Every feature known to man; incredibly fast boot; very advanced UEFI.
Pricey; mSATA drive doesnt make sense for a high-end build.
LGA2011 boards have always occupied the luxury side of town, whereas LGA1155 has been pretty blue collar. Not anymore. Asus’s new P8Z77-V Premium pretty much shatters the idea that LGA1155 boards are low rent.
The Asus P8Z77-V Premium comes fully loaded with features, including Wi-Fi antennas.
How swanky is it? This Z77 board is brimming with every bell, whistle, and horn available. Obviously, Thunderbolt is here, in the form of a single Thunderbolt port using Intel’s “Cactus Ridge” DSL3310 second-gen Tbolt controller. Asus also equips the board with a PLX8747 PCIe 3.0 switch chip, so the board is able to run up to four GPUs. Boards without a bridge chip are normally constrained to two GPUs, and some boards switch off components too.
Want more? There’s also the excellent Asus fan controls, a Wi-Fi and Bluetooth module, a secondary Marvell SATA 6Gb/s with four ports, and a 32GB Lite-On SSD in the mSATA slot, in addition to the two Gigabit ports running Intel silicon. There’s so much hardware jammed onto this board, it takes an afternoon just to go through the UEFI settings.
Performance of the board is quite good, especially with the “free” mSATA SSD used for caching (which we did for our testing).
So how much does all this hardware cost? A lot. At $450, the P8Z77-V Premium is the most expensive Z77 board we’ve reviewed. And unfortunately, not all the features make sense to us. The mSATA, for example, isn’t useful for anything beyond caching due to its size. But will someone who runs a 4x GPU setup and Thunderbolt really be running a hard disk as his or her primary boot device?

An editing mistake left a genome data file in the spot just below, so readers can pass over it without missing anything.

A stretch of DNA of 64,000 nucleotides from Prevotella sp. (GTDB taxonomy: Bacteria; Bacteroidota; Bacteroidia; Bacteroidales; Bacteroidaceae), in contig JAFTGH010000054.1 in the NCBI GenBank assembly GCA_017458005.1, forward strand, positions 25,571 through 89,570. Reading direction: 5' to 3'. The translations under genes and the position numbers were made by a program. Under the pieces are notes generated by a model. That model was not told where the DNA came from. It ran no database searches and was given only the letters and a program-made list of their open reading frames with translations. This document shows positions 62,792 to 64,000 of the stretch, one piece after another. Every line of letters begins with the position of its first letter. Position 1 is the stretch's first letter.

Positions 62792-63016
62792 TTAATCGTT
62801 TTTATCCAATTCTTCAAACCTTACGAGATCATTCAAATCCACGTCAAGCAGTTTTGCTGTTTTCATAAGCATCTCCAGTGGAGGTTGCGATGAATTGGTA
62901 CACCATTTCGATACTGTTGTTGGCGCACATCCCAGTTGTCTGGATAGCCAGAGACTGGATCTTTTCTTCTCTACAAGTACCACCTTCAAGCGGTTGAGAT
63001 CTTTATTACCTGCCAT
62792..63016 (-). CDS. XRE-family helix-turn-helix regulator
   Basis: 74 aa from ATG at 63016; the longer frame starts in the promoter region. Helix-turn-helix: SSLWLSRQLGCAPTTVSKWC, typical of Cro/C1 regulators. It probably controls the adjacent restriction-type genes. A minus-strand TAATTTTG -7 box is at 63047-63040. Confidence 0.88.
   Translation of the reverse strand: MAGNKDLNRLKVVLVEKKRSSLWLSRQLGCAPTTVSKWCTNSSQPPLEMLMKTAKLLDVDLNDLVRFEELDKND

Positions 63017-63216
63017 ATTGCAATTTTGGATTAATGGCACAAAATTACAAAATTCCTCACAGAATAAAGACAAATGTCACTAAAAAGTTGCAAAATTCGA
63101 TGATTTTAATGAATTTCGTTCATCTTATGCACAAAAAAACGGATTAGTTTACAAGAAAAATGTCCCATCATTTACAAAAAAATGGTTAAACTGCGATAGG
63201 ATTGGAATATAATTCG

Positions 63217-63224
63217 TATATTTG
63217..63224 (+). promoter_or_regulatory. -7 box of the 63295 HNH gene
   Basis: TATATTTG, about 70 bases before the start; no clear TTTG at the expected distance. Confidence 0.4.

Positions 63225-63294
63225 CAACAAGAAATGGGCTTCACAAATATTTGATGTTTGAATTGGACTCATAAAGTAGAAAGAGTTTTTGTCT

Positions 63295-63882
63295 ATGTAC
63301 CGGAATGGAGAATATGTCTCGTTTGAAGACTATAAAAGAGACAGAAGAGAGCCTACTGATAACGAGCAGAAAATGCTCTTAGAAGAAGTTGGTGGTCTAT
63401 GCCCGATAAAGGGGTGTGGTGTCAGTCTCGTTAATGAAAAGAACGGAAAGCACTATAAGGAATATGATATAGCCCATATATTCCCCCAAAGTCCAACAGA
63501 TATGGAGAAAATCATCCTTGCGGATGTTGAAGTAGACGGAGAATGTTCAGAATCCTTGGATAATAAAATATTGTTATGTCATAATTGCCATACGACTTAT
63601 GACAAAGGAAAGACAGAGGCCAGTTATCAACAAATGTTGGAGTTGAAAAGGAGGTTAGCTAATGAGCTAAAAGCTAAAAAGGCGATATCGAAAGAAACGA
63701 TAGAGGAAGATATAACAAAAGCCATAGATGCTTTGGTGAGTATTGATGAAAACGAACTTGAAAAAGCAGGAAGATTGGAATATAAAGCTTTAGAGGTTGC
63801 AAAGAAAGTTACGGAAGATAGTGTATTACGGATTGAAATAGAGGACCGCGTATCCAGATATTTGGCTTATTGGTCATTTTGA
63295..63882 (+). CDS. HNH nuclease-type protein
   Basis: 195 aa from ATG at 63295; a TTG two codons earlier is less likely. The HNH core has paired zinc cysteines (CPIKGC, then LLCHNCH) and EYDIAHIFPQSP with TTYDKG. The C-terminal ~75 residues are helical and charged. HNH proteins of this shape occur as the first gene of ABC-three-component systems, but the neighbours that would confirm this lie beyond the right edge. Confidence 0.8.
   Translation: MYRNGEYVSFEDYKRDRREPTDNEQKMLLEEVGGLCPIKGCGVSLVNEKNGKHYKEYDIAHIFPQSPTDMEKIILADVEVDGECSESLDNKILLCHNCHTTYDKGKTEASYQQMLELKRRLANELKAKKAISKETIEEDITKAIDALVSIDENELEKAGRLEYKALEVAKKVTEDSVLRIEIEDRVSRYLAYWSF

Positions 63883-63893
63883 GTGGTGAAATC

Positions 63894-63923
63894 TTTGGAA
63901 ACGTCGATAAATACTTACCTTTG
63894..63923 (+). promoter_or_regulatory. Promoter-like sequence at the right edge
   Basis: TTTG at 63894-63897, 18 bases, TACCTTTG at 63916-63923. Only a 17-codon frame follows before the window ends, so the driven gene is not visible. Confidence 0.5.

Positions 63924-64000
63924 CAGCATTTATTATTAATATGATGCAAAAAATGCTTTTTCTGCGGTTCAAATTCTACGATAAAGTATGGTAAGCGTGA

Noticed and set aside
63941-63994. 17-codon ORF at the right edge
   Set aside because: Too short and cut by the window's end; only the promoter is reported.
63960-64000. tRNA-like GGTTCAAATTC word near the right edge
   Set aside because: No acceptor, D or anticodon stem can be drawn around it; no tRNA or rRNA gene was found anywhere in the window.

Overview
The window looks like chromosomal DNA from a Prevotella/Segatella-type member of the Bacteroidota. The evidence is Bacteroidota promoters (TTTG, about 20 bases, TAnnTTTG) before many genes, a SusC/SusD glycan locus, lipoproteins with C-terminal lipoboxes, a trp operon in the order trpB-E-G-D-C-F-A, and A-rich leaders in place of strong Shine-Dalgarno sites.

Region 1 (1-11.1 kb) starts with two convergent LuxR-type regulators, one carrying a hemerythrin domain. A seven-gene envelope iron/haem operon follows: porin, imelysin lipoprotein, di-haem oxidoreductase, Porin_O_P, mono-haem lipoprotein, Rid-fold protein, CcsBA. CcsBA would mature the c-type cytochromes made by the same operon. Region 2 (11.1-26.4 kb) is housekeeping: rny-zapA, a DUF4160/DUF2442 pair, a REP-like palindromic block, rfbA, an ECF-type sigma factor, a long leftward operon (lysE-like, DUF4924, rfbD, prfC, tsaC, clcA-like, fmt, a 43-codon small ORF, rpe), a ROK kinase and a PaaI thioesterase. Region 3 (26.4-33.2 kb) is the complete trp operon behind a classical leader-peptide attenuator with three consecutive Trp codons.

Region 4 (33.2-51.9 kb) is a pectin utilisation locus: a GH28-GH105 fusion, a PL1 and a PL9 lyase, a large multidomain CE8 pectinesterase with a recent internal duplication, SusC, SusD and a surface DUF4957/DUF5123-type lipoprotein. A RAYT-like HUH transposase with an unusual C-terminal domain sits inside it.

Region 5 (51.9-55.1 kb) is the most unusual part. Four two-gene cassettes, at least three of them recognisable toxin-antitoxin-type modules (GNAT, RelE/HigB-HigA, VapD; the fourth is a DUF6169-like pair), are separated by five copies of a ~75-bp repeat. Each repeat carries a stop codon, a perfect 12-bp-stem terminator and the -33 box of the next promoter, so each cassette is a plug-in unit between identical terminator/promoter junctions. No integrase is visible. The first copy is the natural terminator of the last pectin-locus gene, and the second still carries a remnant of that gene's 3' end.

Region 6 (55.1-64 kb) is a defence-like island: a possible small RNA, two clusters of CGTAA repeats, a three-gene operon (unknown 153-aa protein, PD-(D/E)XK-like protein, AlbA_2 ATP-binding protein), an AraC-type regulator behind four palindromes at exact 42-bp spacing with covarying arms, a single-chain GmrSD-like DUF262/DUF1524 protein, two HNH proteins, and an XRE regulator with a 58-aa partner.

For the most part, you have to have particular needs to want the P8Z77-V Premium. Obviously, just wanting the most tricked-out Z77 board on the market is one need. The other is more practical: You need to run more than three GPUs and you must have Thunderbolt. Frankly, without those specific needs, we think it would be more fiscally prudent to buy a non-Premium version of the P8Z77-V and add the optional Thunderbolt card.
Don’t get us wrong, the P8Z77-V Premium is fully loaded, stable, and the fastest-booting Z77 board we’ve tested yet (it’ll go from cold to OS in 17 seconds in Windows 8) but most folks will likely find it just too much motherboard for too much money.
|Asus P8Z77-V Premium||Gigabyte GA-Z77X-UP4 TH||Asus P8Z77-V|
|3DMark 11 Overall||P6,253||P5,914||P6,308|
|PCMark 7 Overall||5,395||3,709||3,739|
|PCMark 7 Lightweight||5,194||2,665||2,755|
|PCMark 7 Productivity||5,442||2,506||2,610|
|Valve Particle (fps)||210||203||208|
|SiSoft Sandra 2012 (GB/s)||21.2||21||21.3|
|SATA 6Gb/s read (MB/s)||517.2||494.4||509.9|
|SATA 6Gb/s write (MB/s)||255.3||225.9||247.1|
|USB 3.0 Read (MB/s)||429.4||486.8||429.9|
|USB 3.0 Write (MB/s)||183.9||223.6||181.3|
|SLI Compliance||Yes (4-way)||Yes||Yes|
|Auto Overclock (GHz)||4.3||4.43||4.2|
Best scores are bolded. We used a Core i7-3770K, 8GB of DDR3/1866 set at DDR3/1600, a WD Raptor 150, 64-bit Windows 7 Professional, and a GeForce GTX 580 in all of our motherboards. SATA 6Gb/s speeds were measured with CrystalDiskMark 3.01 and an OWC Mercury Extreme SSD. USB 3.0 speeds were measured with CrystalDiskMark and a Patriot Wildfire SSD in a USB 3.0 enclosure using an Asmedia controller. 32GB compliance was measured with four 8GB DDR3 modules. The P8Z77-V Premium board was tested in SSD-caching mode.